For the BBC, the NHS Privatisation Debate is Over
The BBC News website's reporting about changes to the NHS now, more than ever, ignores the voice of the overwhelming majority of UK citizens who do not want to see moves towards privatisation of the NHS. On the 5th December, reporting on David Cameron's speech about the "NHS-Industry" partnership plainly regurgitates the fallacies of Cameron's reasons for getting the private sector involved – that he is interested in the NHS becoming “the fastest adopter of new ideas in the world”, knowing that industry involvement will resemble a “huge magnet to pull new innovations through”.
The balance in this report focuses on privacy concerns, and is summarised in the usual way at the start of the article: “But critics say commercial interests are being put ahead of patient privacy”. Note the language used to describe both sides of the argument right at the beginning of the article:
The PM wants to give patients faster access...
But critics say commercial interests...
Ministers believe Britain can become a world leader...
The objectives of leaders are portrayed as positive, even progressive, while the major motives behind the changes to the NHS go unchallenged. On the other hand, “critics” try to stand in the way of this progress. Interestingly, there is no more mention of concerns of privatisation of the NHS, which is now seen as a given. The focus of criticism in this case is now shifted towards privacy concerns regarding the provision of patient's data to private companies, yet the connection is not made that this is itself a result of privatisation.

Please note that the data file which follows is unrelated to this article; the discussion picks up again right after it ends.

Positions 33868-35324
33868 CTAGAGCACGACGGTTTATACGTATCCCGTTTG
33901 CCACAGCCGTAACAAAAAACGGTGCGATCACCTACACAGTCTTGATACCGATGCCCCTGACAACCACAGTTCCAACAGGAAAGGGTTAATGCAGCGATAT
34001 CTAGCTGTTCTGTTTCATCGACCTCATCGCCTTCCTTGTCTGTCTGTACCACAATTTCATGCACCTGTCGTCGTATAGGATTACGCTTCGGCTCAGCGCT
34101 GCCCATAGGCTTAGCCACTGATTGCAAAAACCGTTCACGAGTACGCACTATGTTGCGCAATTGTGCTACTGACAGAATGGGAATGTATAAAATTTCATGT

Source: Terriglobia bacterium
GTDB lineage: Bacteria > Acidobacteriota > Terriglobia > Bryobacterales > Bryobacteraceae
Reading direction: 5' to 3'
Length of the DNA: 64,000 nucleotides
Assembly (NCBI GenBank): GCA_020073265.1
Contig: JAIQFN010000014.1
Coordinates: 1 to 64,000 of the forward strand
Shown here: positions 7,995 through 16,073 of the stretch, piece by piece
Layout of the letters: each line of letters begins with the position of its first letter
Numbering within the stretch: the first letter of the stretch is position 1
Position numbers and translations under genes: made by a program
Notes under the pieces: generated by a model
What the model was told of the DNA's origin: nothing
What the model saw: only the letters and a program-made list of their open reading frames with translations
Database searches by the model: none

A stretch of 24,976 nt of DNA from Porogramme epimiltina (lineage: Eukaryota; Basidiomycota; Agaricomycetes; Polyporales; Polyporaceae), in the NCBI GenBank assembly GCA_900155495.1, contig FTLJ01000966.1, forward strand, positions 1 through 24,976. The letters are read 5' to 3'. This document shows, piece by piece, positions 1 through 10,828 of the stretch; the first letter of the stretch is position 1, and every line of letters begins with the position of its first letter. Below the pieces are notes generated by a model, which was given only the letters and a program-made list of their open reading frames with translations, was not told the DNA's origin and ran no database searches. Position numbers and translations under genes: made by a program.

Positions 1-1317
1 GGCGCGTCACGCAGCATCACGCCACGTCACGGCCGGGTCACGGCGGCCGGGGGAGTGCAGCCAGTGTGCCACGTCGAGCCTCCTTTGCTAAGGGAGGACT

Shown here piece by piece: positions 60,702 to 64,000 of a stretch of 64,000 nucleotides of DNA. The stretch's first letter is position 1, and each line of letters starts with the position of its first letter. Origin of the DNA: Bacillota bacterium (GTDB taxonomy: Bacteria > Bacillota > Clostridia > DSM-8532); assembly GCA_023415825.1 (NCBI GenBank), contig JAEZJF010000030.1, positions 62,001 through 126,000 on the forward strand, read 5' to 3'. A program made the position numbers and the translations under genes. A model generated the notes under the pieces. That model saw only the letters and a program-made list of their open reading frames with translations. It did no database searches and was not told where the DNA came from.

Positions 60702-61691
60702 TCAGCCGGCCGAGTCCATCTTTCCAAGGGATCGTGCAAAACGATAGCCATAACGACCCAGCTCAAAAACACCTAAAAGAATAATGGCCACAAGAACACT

On the same day, more reporting about NHS changes came from Nick Triggle, the BBC health correspondent, who has in recent months proven himself to be overwhelmingly in favour of private sector involvement in UK healthcare. Last March in an article entitled “NHS accused of bias against private sector”, Triggle wrote about health managers who are “rebelling against plans to create greater competition in the NHS”. The article pits the private sector as the underdog, showing a table of “NHS tactics” used as part of this “bias against” the private sector. Yesterday, he wrote a similar empathy-filled article for the private sector, reporting that GPs are being “bullied” away from making their NHS reforms.
In general, Triggle refuses to pay heed to the enormous opposition among the British public to the “reforms” in the NHS. Neither does he acknowledge the results of a poll carried out by the British Medical Association in March, which found that “66% [of doctors] agree that the proposed system of clinician-led commissioning will increase health inequalities”. Rather, he sides with Mike Dixon, chairman of the NHS Alliance, who says that doctors trying to make reforms are being “bullied”, and who, in June of this year called upon the government to speed up NHS reforms in certain areas of the country.
That the public-funded news reporting has drifted so far from public opinion, now ignoring polls, petitions, and professional concerns about changes to the NHS, is alarming. It assumes that the battle against privatisation of the NHS has been lost, which is certainly not the case. Yet it looks as though reporters across the entire media will continue to overlook the wishes of the public.
|Categories in which this article appears: BBC News | David Cameron | NHS | Politics ||
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|1. Anonymous||06 December 2011 12:40|
|2. Richard Blogger||04 January 2012 13:09|
|3. lesley||04 January 2012 16:06|
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